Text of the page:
Designing A Biological Corridor in Oaxaca, Mexico


Situated in the biodiversity hotspot of Oaxaca, San Juan Lachao and San Pedro Juchatengo boast an impressive collection of faunal species. Protecting these animals is critical to both prevent extinction and support the communities’ cultures and economies. In our study, we focused on six species – white-tailed deer, jaguarundi, ocelot, puma, peccary, and coati – to locate potential conservation areas and generate a corridor to connect them. Using camera trap observations collected by community members, remotely sensed data, and information gathered in the field, we employed statistical models to map the distribution of each focal species based on probability of occurrence. We then prioritized conservation areas by selecting sizable regions with overlapping distributions. Finally, we calculated least cost paths to find an optimal corridor site. To facilitate future studies, we also classified a highly accurate land use land cover map for the region. Our results identified two priority conservation areas in Lachao totaling 2,774 ha. In future studies, we recommend adjusting the camera trap protocol to extend into Juchatengo and focus on potential conservation areas that have not yet been observed. Additional environmental variables collected at the camera trap sites would also likely markedly improve our distribution models. For indigenous communities that rely on their collective lands for living, biological diversity is an essential aspect of their management practices and is integral to their livelihoods and cultural values. Livelihood activities by indigenous communities also have important implications on local biodiversity both as a source of stress and as a potential force of environmental stewardship. Alternative livelihood projects (ALPs) refer to conservation interventions that intend to reduce people’s reliance on threatened natural resources,generate economic benefits and increase local support for conservation. ICICO has actively promoted ALPs in the two agrarian communities that we worked with, San Juan Lachao and San Pedro Juchatengo, as a strategy for integrating biodiversity and socioeconomic goals. In this part of our project, we studied the socioeconomic effects of the proposed biological corridor and explored the potential for alternative livelihood projects in the client communities. We conducted 18 semi-structured interviews with leaders from Lachao and Juchatento, to determine perceptions of benefits and barriers regarding ALP’s and a proposed biological corridor connecting the two communities. We spent time with community members in the field to build trust and gather supporting data from conversations regarding the project. Then, we conducted an in-depth literature review of case studies of four types of alternative livelihood projects identified by ICICO as being of particular interest and relevance for these communities: forest-based carbon offset, non-timber forest product, agroforestry and ecotourism. From the review of literature, we drew lessons that can inform the development of projects in our client communities. Integrating the coding and data analyses from the interviews and the literature review, we determined recommendations towards implementing ALP’s and conservation activities that will link the communities and support the corridor.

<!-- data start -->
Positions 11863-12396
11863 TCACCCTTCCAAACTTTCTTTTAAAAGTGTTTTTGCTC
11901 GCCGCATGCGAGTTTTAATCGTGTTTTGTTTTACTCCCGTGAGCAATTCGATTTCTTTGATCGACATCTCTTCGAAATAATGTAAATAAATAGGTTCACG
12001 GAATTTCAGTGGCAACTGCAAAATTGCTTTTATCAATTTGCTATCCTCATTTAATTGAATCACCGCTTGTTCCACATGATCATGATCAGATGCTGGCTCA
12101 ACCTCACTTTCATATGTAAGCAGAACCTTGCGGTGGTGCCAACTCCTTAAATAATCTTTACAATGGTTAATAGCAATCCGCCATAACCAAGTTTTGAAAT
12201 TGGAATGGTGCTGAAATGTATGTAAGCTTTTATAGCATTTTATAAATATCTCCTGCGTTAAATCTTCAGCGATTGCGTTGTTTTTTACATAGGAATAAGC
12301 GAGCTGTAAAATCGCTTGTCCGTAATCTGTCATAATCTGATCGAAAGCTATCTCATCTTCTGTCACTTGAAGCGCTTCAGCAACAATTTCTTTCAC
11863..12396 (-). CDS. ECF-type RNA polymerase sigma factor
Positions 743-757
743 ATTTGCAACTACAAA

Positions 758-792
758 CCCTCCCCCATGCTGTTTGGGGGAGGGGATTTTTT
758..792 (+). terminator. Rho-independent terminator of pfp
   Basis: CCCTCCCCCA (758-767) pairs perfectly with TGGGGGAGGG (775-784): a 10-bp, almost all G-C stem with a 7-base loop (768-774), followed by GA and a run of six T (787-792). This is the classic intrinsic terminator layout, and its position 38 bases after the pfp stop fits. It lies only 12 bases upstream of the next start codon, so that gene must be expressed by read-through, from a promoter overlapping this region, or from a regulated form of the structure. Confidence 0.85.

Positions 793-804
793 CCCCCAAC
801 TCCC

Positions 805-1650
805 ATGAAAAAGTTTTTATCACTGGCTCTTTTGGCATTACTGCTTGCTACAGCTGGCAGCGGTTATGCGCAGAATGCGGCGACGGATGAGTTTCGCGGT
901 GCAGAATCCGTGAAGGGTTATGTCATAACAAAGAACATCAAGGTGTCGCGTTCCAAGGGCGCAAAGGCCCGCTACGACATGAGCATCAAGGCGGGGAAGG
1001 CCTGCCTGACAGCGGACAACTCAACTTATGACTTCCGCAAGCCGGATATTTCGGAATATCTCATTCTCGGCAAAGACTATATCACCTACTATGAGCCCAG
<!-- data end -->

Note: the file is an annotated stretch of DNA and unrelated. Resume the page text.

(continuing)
Erdman, Krista, Kimberly Myers, Virginia Patterson and Zifeng Wang (2020). Designing A Biological Corridor in Oaxaca, Mexico. Master's project, Duke University. Retrieved from

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